Section 16 – Upper members

29.Section 16 makes provision as to the membership of the Upper Tribunal.

30.Under subsection (1), persons will become ordinary members of the Upper Tribunal if they are transferred-in as ordinary members by virtue of section 29(b) or appointed as ordinary members by virtue of section 32(3). Similarly, subsection (2)(a) provides that persons will become legal members of the Upper Tribunal if they are transferred-in as legal members by virtue of section 29(b) or are appointed as legal members by virtue of section 32(3).

31.Section 29(b) gives effect to paragraph 1 of schedule 2 which enables the Scottish Ministers, by regulations, to provide for a transferable person of a listed tribunal to transfer-in to the Upper Tribunal as an ordinary or legal member. Further details are provided in the commentary on that section.

32.Section 32(3) gives effect to schedule 5 which enables the Scottish Ministers to appoint a person as an ordinary or legal member of the Upper Tribunal. Further details are provided in the commentary on that section.

33.The effect of subsection (2)(b) of section 16 is that a Chamber President of the First-tier Tribunal, by virtue of holding that position, will also be a legal member of the Upper Tribunal (without the requirement to be separately appointed as a legal member of the Upper Tribunal). This provision does not have the effect of making Deputy Chamber Presidents or Temporary Chamber Presidents of the First-tier Tribunal legal members of the Upper Tribunal.

34.Subsections (2)(c) and (3) of section 16 provide that a person is also a legal member of the Upper Tribunal if that person is transferred-in or appointed as a Vice-President of the Upper Tribunal. Where a member of the courts judiciary is assigned as a Vice-President or a Temporary Vice-President of the Upper Tribunal that person remains a judicial member of the Upper Tribunal rather than becoming a legal member.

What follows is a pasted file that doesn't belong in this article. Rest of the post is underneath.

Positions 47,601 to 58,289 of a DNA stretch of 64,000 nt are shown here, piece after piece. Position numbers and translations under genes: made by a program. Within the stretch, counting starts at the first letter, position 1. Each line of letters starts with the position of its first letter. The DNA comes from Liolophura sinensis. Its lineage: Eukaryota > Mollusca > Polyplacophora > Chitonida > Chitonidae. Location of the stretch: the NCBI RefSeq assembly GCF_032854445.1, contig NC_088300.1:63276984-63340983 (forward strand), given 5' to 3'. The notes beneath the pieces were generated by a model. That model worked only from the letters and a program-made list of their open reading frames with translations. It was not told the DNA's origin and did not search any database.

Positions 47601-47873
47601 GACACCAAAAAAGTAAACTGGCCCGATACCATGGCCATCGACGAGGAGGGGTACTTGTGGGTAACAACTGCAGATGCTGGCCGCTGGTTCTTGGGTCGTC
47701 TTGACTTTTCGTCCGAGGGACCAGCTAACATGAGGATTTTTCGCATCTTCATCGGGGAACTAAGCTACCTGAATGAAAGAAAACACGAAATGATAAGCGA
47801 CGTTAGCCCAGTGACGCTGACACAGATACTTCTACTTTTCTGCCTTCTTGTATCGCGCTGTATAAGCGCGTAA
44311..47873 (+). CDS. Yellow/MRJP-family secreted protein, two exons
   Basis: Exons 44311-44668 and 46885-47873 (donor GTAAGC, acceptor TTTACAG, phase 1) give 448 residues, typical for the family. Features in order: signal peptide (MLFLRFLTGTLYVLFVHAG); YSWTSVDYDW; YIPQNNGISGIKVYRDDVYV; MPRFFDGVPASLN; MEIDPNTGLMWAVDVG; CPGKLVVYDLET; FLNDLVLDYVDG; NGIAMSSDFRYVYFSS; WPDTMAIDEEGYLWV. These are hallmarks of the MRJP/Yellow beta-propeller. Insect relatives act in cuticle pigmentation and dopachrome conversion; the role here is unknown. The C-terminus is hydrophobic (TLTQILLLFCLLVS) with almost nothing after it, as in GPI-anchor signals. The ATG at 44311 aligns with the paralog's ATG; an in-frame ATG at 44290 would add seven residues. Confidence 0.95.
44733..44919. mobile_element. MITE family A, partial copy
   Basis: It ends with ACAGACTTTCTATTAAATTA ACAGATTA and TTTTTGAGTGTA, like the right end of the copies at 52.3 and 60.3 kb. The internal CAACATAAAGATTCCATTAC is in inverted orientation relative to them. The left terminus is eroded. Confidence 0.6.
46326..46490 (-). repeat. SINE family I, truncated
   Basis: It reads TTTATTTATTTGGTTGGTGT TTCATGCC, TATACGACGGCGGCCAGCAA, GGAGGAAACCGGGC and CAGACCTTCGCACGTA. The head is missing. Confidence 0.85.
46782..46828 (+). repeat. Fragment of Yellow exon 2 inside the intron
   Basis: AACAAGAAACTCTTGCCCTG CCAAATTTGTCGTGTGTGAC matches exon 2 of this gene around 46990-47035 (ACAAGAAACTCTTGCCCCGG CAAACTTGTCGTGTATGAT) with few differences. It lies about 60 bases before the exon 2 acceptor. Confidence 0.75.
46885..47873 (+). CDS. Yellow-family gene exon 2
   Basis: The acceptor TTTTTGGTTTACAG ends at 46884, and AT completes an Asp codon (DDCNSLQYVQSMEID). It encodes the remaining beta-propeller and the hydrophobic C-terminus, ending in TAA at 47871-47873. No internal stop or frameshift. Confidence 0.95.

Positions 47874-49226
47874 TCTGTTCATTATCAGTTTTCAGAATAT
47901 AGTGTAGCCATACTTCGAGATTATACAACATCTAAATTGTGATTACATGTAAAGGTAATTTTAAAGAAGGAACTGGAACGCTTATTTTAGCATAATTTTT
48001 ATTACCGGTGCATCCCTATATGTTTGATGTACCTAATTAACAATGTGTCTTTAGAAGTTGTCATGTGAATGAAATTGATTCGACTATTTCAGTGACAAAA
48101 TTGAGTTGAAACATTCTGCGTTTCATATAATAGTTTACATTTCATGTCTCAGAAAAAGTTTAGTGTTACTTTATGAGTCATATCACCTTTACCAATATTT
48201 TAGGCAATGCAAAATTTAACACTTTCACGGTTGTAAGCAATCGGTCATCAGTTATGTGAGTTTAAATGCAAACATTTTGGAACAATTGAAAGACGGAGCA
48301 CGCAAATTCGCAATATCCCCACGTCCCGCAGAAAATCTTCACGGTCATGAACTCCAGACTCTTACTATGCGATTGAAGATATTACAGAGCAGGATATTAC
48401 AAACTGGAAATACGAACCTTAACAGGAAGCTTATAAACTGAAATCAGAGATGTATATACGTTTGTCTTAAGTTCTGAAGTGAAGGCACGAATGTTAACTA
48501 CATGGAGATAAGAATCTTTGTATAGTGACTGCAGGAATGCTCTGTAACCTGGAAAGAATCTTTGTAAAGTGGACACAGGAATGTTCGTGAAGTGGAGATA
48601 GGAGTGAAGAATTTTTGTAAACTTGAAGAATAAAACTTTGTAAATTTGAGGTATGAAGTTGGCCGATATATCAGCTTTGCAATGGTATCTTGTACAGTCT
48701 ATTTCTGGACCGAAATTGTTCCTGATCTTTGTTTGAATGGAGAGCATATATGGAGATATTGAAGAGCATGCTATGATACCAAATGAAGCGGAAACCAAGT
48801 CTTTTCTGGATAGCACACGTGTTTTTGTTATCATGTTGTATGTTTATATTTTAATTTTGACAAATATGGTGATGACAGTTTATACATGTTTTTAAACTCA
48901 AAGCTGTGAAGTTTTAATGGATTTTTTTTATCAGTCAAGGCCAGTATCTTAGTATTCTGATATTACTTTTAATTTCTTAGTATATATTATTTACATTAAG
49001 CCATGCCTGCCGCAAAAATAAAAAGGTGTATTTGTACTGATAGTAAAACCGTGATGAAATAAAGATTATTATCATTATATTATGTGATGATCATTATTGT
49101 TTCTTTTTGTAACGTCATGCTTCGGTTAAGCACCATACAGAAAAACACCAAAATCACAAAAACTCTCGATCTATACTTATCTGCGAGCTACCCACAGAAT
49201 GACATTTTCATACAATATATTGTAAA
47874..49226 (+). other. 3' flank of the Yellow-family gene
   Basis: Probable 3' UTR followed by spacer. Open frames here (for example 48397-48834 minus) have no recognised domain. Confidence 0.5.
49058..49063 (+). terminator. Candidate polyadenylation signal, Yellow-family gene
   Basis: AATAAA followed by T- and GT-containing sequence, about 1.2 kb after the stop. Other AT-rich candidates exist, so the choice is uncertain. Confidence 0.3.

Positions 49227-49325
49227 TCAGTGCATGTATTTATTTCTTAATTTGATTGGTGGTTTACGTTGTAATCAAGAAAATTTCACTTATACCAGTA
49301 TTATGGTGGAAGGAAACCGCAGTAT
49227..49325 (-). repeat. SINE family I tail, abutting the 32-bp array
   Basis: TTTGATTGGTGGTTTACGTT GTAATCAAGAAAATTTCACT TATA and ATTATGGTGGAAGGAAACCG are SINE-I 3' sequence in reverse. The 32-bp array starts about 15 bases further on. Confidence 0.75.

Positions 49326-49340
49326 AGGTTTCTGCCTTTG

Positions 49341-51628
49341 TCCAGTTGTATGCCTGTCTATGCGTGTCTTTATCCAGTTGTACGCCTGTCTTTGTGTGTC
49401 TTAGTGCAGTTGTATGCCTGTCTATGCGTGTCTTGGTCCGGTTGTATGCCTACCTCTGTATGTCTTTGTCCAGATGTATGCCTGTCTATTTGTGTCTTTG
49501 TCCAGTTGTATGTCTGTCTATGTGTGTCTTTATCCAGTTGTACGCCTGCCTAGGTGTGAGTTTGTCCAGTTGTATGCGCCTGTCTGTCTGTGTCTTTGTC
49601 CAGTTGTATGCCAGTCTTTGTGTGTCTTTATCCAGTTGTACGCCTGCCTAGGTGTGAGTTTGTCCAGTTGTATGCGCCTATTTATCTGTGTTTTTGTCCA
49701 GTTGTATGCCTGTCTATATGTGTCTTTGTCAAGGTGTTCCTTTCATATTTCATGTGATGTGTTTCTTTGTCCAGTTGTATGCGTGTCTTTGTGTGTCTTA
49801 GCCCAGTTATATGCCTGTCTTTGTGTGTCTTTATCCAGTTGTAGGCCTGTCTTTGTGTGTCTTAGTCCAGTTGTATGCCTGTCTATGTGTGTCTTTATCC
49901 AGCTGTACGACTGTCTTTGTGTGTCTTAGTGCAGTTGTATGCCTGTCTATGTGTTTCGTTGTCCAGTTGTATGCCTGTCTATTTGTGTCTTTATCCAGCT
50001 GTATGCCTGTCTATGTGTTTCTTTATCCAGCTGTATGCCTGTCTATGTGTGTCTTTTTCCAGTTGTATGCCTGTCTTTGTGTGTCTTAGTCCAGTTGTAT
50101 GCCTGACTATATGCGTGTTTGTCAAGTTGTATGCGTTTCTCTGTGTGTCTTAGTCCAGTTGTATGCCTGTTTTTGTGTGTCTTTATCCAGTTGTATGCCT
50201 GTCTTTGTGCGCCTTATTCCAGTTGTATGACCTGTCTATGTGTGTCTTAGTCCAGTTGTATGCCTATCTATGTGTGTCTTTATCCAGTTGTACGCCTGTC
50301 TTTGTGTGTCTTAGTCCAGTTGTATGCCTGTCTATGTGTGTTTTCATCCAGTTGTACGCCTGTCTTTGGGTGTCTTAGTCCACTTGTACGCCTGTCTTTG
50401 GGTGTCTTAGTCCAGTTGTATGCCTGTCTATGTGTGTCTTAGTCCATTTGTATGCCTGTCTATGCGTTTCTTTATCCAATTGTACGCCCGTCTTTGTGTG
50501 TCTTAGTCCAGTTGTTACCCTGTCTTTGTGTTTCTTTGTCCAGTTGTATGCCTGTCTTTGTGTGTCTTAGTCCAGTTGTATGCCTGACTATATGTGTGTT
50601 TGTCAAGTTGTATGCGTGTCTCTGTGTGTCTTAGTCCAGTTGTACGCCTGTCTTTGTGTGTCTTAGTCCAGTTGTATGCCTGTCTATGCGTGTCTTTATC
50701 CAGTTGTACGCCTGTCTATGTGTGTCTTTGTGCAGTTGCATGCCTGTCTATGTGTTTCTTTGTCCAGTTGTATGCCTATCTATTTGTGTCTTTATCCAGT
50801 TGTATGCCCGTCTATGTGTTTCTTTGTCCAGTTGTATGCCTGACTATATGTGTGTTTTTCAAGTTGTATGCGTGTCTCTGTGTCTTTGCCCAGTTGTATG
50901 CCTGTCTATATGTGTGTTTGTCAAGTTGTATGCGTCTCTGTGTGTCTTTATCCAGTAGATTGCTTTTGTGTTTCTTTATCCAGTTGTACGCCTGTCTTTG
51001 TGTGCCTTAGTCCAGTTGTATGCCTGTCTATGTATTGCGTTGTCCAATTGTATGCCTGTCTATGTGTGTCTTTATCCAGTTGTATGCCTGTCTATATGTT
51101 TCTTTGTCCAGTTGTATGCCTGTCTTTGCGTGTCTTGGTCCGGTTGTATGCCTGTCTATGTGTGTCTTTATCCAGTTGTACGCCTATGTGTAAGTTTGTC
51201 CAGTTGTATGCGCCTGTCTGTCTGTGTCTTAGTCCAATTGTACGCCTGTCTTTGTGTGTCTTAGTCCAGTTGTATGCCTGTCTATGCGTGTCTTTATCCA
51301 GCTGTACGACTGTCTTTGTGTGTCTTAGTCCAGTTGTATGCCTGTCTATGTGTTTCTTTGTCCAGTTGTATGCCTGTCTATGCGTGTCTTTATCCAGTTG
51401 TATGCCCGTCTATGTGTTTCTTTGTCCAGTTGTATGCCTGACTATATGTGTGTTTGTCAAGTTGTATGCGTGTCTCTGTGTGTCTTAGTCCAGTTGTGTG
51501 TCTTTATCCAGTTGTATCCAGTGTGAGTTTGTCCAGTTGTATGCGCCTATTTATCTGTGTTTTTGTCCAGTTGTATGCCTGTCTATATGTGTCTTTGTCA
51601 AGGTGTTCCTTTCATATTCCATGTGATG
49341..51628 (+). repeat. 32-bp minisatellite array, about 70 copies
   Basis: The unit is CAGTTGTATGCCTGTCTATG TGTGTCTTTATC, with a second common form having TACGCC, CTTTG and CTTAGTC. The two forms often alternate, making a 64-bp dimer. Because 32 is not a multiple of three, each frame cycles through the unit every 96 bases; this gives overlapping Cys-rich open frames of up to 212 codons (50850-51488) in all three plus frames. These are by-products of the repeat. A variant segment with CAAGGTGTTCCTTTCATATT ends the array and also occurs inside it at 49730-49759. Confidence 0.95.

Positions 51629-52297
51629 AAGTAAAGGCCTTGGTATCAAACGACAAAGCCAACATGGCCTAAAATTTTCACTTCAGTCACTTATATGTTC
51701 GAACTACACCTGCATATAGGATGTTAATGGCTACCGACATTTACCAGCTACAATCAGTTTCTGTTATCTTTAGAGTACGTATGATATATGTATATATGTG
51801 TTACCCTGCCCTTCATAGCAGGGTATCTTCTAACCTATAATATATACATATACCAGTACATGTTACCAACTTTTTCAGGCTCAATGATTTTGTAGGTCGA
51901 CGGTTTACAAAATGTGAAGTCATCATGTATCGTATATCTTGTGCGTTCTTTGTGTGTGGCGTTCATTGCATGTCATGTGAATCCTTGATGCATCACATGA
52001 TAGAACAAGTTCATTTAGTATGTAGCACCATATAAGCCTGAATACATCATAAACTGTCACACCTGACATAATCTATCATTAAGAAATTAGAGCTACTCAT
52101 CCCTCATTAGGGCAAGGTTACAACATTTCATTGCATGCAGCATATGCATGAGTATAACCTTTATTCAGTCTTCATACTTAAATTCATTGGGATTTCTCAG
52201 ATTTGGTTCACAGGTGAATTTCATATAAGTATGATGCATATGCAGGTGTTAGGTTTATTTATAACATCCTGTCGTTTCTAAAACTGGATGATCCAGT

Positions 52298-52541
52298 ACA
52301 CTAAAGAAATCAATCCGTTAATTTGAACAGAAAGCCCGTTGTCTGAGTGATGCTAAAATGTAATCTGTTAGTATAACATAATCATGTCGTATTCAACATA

Judiciary eligible to sit

Section 17 – Sheriffs and judges

35.Section 17 provides for the circumstances in which members of the courts judiciary can be assigned to act as members of the Scottish Tribunals. Such persons make up the judicial members of the Scottish Tribunals (see section 19).

36.By virtue of subsection (1), sheriffs principal, sheriffs and part-time sheriffs are eligible to act as members of the First-tier Tribunal. Such persons may only act as members of the First-tier Tribunal with the authorisation of the President of Tribunals (subsection (3)). Such authorisation can only be given with the Lord President’s approval and the agreement of the sheriff concerned (and, if that person is not a sheriff principal, the sheriff principal of the sheriffdom to which that sheriff is appointed) (subsection (6)).

37.By virtue of subsection (2), judges of the Court of Session (including temporary judges) together with the Chairman of the Scottish Land Court, sheriffs principal and sheriffs (but not part-time sheriffs) are eligible to act as members of the Upper Tribunal. Such persons may only act as members of the Upper Tribunal with the authorisation of the President of Tribunals (subsections (3) and (4)). Such authorisation can only be given with the Lord President’s approval and the agreement of that person (subsection (6)). Where the person is a sheriff (but not a sheriff principal), the authorisation of the President of Tribunals can only be given with the agreement of the sheriff principal of the sheriffdom to which that sheriff is appointed.